What’s interesting is the portion of Psalm 42 this text is based on… Check this out:

Why are you cast down, O my soul,
and why are you in turmoil within me?
Hope in God; for I shall again praise him,
my salvation and my God (Psalm 42:11).

I would suggest that neither of our interpretations is correct! The Psalmist (David) is indeed mourning, but he doesn’t ask when he will be able to hope in God again, and he doesn’t claim to already have hope in God. No, he tells himself to hope in God because He is his salvation! A subtle difference, but so important.

My friend’s interpretation focused more on God’s character and failed to give adequate weight to the psalmist’s mourning. My interpretation was too focused on the toil within. David got it right. His soul is downcast. What is the answer? God (period).

I love words!

Suffering & Comfort

Part of me feels silly writing about suffering – what do I really know about suffering? …But as I’ve been (lightly) studying suffering in the bible, I am flattened by the extent of suffering I find there – the pinnacle being the crucifixion of Christ. Isaiah calls him the “suffering Servant” for good reason.

I have so many thoughts about suffering, but for now… I’d like to focus on Paul’s words in 2 Corinthians 1. Paul was intimately familiar with suffering. And somehow he is able to link comfort to suffering in a most provocative way. He actually tells the people of Corinth that the way to experience comfort is to suffer. Seriously?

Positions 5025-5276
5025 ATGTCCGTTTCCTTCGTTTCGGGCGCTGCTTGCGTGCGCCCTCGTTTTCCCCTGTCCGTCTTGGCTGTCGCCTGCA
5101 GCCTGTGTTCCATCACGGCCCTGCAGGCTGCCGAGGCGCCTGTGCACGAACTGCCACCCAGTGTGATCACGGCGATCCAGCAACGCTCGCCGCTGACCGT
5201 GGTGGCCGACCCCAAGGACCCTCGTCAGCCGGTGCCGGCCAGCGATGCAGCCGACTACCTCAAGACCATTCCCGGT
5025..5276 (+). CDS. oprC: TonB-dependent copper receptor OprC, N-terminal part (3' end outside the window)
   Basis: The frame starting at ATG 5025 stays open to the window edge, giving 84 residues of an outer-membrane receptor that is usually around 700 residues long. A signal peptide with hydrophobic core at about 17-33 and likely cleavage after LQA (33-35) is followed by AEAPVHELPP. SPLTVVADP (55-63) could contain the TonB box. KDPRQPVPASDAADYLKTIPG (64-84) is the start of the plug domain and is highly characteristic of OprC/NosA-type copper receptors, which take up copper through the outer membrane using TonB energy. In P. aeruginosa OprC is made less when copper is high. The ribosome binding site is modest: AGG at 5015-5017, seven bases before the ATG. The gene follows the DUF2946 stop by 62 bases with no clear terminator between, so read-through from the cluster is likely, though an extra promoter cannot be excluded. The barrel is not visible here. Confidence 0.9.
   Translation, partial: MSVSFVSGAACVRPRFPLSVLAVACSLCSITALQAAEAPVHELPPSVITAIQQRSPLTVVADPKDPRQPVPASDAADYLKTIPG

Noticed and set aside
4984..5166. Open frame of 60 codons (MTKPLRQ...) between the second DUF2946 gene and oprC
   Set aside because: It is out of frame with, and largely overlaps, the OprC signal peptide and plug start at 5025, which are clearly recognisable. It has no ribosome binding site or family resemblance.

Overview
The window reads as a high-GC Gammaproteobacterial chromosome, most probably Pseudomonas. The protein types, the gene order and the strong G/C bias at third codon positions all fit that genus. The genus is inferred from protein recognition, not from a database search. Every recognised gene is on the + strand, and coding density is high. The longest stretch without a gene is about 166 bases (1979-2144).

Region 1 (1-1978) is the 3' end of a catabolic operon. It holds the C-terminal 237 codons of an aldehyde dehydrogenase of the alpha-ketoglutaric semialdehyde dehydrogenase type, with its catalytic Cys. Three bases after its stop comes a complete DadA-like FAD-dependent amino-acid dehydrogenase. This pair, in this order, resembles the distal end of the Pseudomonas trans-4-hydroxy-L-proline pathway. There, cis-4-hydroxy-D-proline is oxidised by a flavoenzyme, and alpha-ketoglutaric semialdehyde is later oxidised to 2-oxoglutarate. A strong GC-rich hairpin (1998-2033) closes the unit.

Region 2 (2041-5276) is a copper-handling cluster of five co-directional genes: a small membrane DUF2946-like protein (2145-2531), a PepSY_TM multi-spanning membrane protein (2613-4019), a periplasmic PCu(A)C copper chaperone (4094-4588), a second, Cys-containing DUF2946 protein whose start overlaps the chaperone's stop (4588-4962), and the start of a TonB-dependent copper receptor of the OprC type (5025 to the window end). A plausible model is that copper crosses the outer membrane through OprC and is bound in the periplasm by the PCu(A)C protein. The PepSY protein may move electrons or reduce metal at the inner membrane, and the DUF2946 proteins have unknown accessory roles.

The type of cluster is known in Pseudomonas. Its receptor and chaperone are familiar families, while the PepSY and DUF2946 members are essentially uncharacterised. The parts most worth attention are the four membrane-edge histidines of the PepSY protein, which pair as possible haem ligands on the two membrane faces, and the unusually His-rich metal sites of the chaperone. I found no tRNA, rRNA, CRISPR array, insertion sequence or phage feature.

For as we share abundantly in Christ’s sufferings, so through Christ we share abundantly in comfort too. …If we are comforted, it is for your comfort, which you experience when you patiently endure the same sufferings that we suffer (2 Corinthians 1:5-6).

What kind of comfort is Paul talking about here? Knowing a tiny bit about Paul’s character, I don’t think it’s a sweet, warm & fuzzy feeling, but rather comfort in the truth that suffering is not in vain. Paul points to sharing in the sufferings of Christ. Christ’s sufferings accomplished the ultimate good – salvation from sin and death. And God brings good from Paul’s sufferings too. Paul argues throughout 2 Corinthians that his sufferings help him bring comfort to others and serve as a means to make Christ known to the world. The world notices when a “suffering servant” remains faithful to Him. It is the way of the Kingdom of God… death brings life… and suffering combined with surrender …brings comfort.